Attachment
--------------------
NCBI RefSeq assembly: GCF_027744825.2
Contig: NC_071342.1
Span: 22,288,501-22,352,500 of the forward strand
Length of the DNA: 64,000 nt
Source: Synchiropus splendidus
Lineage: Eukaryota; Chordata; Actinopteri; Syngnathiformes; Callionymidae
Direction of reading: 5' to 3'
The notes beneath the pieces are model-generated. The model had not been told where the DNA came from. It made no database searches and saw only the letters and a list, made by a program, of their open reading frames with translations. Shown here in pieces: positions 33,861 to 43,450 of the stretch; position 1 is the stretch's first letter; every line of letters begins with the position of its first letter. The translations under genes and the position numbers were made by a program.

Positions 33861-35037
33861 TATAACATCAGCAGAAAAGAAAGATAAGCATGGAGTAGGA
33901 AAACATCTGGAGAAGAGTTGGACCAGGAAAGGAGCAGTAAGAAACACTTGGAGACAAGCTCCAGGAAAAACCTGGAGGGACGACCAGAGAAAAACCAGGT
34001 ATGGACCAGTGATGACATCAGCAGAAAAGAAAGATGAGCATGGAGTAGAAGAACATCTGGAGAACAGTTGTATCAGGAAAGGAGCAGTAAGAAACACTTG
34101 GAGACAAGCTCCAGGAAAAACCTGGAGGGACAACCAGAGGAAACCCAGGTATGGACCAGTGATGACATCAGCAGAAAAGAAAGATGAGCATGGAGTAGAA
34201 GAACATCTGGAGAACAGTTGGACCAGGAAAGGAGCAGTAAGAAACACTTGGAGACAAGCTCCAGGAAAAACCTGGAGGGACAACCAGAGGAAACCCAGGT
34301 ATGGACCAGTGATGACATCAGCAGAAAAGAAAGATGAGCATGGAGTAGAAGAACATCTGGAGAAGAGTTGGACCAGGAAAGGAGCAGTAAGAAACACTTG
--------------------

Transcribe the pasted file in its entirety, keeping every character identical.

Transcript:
NCBI RefSeq assembly: GCF_027744825.2
Contig: NC_071342.1
Span: 22,288,501-22,352,500 of the forward strand
Length of the DNA: 64,000 nt
Source: Synchiropus splendidus
Lineage: Eukaryota; Chordata; Actinopteri; Syngnathiformes; Callionymidae
Direction of reading: 5' to 3'
The notes beneath the pieces are model-generated. The model had not been told where the DNA came from. It made no database searches and saw only the letters and a list, made by a program, of their open reading frames with translations. Shown here in pieces: positions 33,861 to 43,450 of the stretch; position 1 is the stretch's first letter; every line of letters begins with the position of its first letter. The translations under genes and the position numbers were made by a program.

Positions 33861-35037
33861 TATAACATCAGCAGAAAAGAAAGATAAGCATGGAGTAGGA
33901 AAACATCTGGAGAAGAGTTGGACCAGGAAAGGAGCAGTAAGAAACACTTGGAGACAAGCTCCAGGAAAAACCTGGAGGGACGACCAGAGAAAAACCAGGT
34001 ATGGACCAGTGATGACATCAGCAGAAAAGAAAGATGAGCATGGAGTAGAAGAACATCTGGAGAACAGTTGTATCAGGAAAGGAGCAGTAAGAAACACTTG
34101 GAGACAAGCTCCAGGAAAAACCTGGAGGGACAACCAGAGGAAACCCAGGTATGGACCAGTGATGACATCAGCAGAAAAGAAAGATGAGCATGGAGTAGAA
34201 GAACATCTGGAGAACAGTTGGACCAGGAAAGGAGCAGTAAGAAACACTTGGAGACAAGCTCCAGGAAAAACCTGGAGGGACAACCAGAGGAAACCCAGGT
34301 ATGGACCAGTGATGACATCAGCAGAAAAGAAAGATGAGCATGGAGTAGAAGAACATCTGGAGAAGAGTTGGACCAGGAAAGGAGCAGTAAGAAACACTTG